John A said...

I'd be real interested to see stats on how cities that rank #1 fare 5 or 10 years out. I'd imagine that across the board, they drop significantly.

I won't go as far as to say it's unavoidable, but it's not far from it. Rochester, MN has seen a MAJOR decline since hitting #1 on the list in 1993.

And for pretty straightforward reasons. When a city ranks high on the list, people say "I want to move there", and they do. Not just illegals, but anyone looking to move. I was one of them, even if it was 10 years after the fact. (I'm not commiting any crimes, but I am driving up property taxes.)

New people bring congestion, pollution and a change in the character of the town. The existing infrastructure can't handle them, so school performance declines due to overpopulation, prices go up due to scarcity of housing initially, and then a subsequent housing expansion. And higher population almost always equals more poverty and more crime.

Just about every factor on the list traces back to a rising population, and we're slated to almost double in another 30 years or so.

Madison has issues that, if left unchecked, will continue to grow. But, like you point out, with the right leadership, we'll make it through ok.

I'm sure streetcars are what we really need to bring us back. :)

apc said...

The cities mostly seem to be the suburbs of large cities, at least the ones in Texas anyway. Austin usually places pretty high on these kind of lists, and it's not on this one at all. Round Rock, one of its suburbs, however, is on the list.

I wouldn't worry about it, at least going by the Texas cities that made the list. Euless, Sugar Land, and the rest? Trust me. You don't want to live in any of them.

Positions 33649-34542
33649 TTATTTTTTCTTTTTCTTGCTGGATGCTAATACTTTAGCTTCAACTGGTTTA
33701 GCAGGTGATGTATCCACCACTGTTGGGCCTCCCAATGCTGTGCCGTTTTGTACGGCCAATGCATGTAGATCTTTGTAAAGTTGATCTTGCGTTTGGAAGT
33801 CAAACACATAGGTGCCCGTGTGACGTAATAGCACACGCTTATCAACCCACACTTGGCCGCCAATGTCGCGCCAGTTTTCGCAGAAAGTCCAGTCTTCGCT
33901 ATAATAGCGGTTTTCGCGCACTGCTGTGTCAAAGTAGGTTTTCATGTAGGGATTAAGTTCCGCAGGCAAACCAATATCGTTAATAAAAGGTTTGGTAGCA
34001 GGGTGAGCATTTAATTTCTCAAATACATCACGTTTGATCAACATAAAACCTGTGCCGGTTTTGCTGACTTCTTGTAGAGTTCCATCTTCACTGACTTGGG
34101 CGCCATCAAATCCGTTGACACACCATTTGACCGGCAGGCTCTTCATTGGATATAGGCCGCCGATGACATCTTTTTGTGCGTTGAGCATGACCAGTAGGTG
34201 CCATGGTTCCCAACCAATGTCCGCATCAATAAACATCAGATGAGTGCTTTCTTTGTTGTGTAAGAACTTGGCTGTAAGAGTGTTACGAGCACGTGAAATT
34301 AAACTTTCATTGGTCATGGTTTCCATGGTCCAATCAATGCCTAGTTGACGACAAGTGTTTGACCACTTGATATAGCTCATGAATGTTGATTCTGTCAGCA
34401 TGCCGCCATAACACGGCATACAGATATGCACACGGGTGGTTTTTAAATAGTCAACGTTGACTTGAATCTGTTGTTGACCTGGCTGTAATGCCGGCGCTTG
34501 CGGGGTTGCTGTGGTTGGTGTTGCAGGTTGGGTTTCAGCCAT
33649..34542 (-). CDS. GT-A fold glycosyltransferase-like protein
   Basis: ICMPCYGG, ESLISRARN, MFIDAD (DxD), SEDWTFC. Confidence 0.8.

Oh, and you're getting hammered over at b&s for having a conscience.

Emily said...

John - Mo' people mo' problems, and all that.

apc - Good point. Aside from Austin (and maybe parts of Dallas), I wouldn't want to live in Texas just now. That has more to do with scorching heat than anything, to be fair, though.

And as for B&S, I wouldn't expect anything less (sadly).

illusory tenant said...

As long as you don't become an item on B&K.

apc said...

We'd be glad to have you here in Austin any time. It is hotter than the hinges of hell in the summertime, though, you got that right.

Emily said...

IT - More kittens, less boots!

apc - I may actually be visiting a friend in Austin come spring. I'm also told I'll need to see a lady about some cupcakes while I'm there.

The CDP. said...


I saw The Machine Girl DVD at Borders yesterday and thought of you.

Emily said...

Hah, the CDP for the reference-getting save!

Didn't know the movie was available...might have to go check it out now. :)

apc said...

Absolutely. Come on down.

capper said...


apc said...

I didn't make up the name for the website, and I'm not techno-savvy enough to convert it into a link in this format. However, I speak from personal experience in saying that the cupcakes from that little converted Airstream trailer on South Congress Avenue are mighty damn tasty.

You should come down here some time, Capper. Texas really isn't the monolithic citadel of hate you seem to think it is. ;)

Emily said...

Only the best cupcakes in the land, man.

The Lost Albatross